SPECIAL SERIES : WILL STUDENTS PAY MORE?
Voters Deal Blow to Athletics
March 29, 2004 2:08 PM
On March 2 and 3, students were asked to vote on four possible fee increases that would help maintain specific student services. Out of the four referendums on the ballot, all were passed except one: athletics.
SF State students voted much like its predominantly liberal Bay Area surroundings, being the black sheep among a herd of American colleges and universities where sports often play an integral part of school life.
"Big Ten" schools receive support and funding for their football and basketball programs, providing multiple “full ride” scholarships and perks for their athletes. While SF State’s Athletic Department, little known to those outside of it, resides in a deteriorating building with cracked doorways and increasingly limited facilities, and in fact does not even have a football team.
The week of the election about 8,500 students turned out to vote, a significant increase from most campus elections, amounting to nearly 30 percent of student population.
Travis Jones, a sophomore working at the voting booths, said there were nearly 5,000 people on the first day. “A lot of people who come to vote seem to already know how they are going to vote,” he said, adding that he thought there was definitely adequate information available from pamphlets provided on campus.
Kristopher Gibson and AJ Biama sat in their baseball coach’s office on March 3, finishing up homework and watching a game on TV. The two baseball players were enthusiastic about encouraging people to vote on the athletic referendum, but had not yet filled out ballots themselves.
“I’m voting today,” Gibson said, “and I’m encouraging everybody to vote for athletics.” If the athletic referendum did not pass, Gibson was pretty sure he would have to go elsewhere for an education. “[SF State] is a good school and everything, but I still want to play sports,” he said in regards to the risk that almost half of the athletic department’s programs would be cut from the budget.
Biama agreed that a majority of the student athletes at SF State would probably transfer schools if the referendum didn’t pass.
“I think if a lot of our student body knew about sports this wouldn’t be going on,” said Biama, a criminal justice major, “I think a lot of people should go to the games before they vote.”
Lauren Dowell, a softball player, was found passing out fliers encouraging students to pass the athletics referendum the day of the elections. “We bring a lot of spirit to the school,” she said from underneath her visor, “to cut sports would be cutting a huge part of the way we live. A lot of us would have to transfer schools because that’s what we do, we play sports.”
Dowell explained sports as a positive influence on her own and her teammates lives. “It encourages a lot of people to stay in school and to do well,” she said, “We have grades we have to make, and a lot of people study harder to stay in their sport.”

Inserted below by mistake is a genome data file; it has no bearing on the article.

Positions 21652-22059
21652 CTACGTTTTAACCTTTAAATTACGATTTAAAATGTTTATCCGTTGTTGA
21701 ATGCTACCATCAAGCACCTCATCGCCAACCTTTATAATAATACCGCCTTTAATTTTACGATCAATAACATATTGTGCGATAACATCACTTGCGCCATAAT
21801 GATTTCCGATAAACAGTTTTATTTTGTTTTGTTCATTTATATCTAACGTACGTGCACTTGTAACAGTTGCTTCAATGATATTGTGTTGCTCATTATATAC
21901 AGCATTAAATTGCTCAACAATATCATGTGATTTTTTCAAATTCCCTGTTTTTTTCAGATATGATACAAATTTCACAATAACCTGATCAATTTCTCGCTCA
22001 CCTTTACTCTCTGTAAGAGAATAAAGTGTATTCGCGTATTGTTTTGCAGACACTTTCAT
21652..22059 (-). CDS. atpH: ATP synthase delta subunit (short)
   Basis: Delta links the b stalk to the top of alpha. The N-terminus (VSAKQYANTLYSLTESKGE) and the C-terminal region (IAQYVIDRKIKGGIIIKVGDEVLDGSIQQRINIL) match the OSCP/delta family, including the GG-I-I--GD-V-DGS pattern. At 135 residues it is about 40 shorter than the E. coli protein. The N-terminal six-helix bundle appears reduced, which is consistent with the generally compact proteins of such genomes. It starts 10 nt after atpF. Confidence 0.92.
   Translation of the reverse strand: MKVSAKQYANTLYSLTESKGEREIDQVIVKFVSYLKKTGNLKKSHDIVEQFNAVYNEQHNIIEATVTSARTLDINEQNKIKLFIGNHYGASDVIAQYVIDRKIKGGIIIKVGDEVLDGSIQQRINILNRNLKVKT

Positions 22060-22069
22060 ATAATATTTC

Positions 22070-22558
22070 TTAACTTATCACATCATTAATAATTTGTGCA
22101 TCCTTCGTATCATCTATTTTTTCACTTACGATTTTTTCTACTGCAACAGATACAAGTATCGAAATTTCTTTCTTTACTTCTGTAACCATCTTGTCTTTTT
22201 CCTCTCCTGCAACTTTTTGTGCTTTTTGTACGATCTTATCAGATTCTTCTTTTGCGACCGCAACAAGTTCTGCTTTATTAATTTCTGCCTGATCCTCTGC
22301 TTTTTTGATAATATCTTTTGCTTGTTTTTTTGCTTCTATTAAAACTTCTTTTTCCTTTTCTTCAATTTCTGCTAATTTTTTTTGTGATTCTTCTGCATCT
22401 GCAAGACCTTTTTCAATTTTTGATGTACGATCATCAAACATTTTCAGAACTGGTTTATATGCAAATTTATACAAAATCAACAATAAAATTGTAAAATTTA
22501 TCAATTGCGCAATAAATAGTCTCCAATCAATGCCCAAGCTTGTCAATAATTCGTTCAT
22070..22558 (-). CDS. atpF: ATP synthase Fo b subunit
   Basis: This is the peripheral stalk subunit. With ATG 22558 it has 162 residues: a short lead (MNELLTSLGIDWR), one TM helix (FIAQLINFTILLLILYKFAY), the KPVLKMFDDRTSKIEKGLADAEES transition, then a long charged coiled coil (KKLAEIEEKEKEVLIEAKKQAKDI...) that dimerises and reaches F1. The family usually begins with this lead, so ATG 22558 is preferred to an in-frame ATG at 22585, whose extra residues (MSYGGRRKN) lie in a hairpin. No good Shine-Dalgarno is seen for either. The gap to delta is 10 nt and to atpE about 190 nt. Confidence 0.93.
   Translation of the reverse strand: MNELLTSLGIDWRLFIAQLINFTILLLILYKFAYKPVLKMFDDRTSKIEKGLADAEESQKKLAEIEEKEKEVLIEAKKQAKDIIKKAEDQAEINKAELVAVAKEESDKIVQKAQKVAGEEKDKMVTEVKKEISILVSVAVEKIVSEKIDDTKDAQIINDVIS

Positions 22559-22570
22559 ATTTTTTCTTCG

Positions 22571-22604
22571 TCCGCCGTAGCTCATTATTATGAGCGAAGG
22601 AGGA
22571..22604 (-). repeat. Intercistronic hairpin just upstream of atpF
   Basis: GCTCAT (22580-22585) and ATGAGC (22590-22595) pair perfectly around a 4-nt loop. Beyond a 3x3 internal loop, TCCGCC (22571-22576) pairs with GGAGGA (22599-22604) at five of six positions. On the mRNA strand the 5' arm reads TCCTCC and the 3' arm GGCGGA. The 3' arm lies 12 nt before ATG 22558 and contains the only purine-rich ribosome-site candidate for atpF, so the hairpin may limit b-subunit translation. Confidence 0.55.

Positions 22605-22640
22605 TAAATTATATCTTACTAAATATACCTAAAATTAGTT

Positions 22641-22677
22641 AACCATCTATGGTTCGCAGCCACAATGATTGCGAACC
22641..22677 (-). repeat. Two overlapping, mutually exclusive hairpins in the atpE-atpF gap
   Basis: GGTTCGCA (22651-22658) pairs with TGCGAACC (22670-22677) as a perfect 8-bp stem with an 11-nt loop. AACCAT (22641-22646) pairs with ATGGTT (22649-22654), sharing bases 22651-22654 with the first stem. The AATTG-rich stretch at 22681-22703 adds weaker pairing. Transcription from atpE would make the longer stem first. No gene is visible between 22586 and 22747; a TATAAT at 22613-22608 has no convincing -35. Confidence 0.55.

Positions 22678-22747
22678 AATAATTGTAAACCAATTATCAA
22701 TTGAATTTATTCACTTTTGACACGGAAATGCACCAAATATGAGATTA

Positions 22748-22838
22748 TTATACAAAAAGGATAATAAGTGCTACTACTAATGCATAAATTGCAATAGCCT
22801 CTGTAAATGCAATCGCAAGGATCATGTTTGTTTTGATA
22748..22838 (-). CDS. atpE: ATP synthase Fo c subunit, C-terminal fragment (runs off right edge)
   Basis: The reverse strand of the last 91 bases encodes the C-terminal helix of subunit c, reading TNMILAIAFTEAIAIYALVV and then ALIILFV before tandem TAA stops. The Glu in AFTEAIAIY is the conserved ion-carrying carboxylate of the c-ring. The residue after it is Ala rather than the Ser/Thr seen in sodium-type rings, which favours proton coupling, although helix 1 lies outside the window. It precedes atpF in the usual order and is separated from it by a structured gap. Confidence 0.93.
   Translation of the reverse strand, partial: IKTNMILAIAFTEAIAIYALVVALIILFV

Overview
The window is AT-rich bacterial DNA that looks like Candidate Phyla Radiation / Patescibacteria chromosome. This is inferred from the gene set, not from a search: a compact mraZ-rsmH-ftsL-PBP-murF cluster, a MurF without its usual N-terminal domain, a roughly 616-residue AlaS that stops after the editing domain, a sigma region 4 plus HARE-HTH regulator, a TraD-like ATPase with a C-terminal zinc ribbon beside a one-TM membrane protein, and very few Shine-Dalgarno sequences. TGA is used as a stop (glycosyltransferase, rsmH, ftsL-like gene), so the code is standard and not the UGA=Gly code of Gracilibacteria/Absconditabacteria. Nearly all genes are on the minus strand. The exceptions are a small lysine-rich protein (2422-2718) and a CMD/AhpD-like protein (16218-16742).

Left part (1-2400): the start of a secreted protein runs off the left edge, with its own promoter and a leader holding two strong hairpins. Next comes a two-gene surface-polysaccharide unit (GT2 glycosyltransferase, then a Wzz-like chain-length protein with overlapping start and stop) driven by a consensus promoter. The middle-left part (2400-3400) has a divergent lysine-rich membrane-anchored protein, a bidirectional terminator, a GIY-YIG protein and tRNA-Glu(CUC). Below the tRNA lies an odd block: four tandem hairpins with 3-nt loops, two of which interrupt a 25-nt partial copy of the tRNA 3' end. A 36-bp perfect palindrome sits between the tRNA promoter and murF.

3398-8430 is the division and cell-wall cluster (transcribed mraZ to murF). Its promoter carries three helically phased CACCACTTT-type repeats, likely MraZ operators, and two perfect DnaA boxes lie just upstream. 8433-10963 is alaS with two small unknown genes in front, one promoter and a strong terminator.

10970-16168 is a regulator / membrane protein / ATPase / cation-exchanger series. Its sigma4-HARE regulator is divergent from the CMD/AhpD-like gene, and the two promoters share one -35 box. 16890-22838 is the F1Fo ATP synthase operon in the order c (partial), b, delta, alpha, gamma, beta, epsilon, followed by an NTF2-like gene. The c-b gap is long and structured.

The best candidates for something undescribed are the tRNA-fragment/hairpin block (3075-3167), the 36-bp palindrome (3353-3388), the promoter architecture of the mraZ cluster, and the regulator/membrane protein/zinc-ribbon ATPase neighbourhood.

Unfortunately for Gibson, Dowell and Biama, many people didn’t go to the games or understand the spirit that these athletes felt sports added to the school. The referendum missed its chance at passing by a mere two and a half percent.
The next week, after the elections were over, Dowell was in the training room stretching before practice. “It sucks,” she said about the referendum not passing, “we’re all really disappointed.”
However disappointing, it seemed many people within the athletic department were prepared for such results. Jim Price, the recreations supervisor in the weight room on campus was upset but not surprised.
“I didn’t expect the campus to rally around something that’s practically obsolete,” he said from behind his table in a nearly full weight room at noon on a Tuesday. “Everyone sees us over here in the gym as unintelligent little knuckle-draggers, and if jocks don’t get their thing that’s just great because jocks beat me up in high school, or who needs it I’m not using it.”
Price explained that the referendum’s failure to pass will have a great effect on the recreational sports, the facilities, and the students who do use them.
“They’re cutting hours for people working and their cutting classes that use the facilities,” he said, “If they cut half the rec sports, we lose the waterpolo, we lose the open swim time. [The pool] becomes a puddle and this weight room becomes old equipment. We believe here in the kinesiology department that physical health is every bit as important as mental health.”
In a sense, Price was right about students at SF State. Many felt there was a limit to the additional money they would be willing to pay the following semesters; and athletics was not important enough to make the cut.
John Murphy, a liberal studies major, voted yes on all except athletics because of a “personal bias.”
“I don’t think athletics are a strong point of the school,” he said. “People are here to get an education and if you want to play volleyball or something you should go to a school with a mascot you can recognize.”
Murphy did not feel alone in his decision, considering athletics was the only referendum that did not pass. It made sense that students would want to put more money into education, and not sports, he said.
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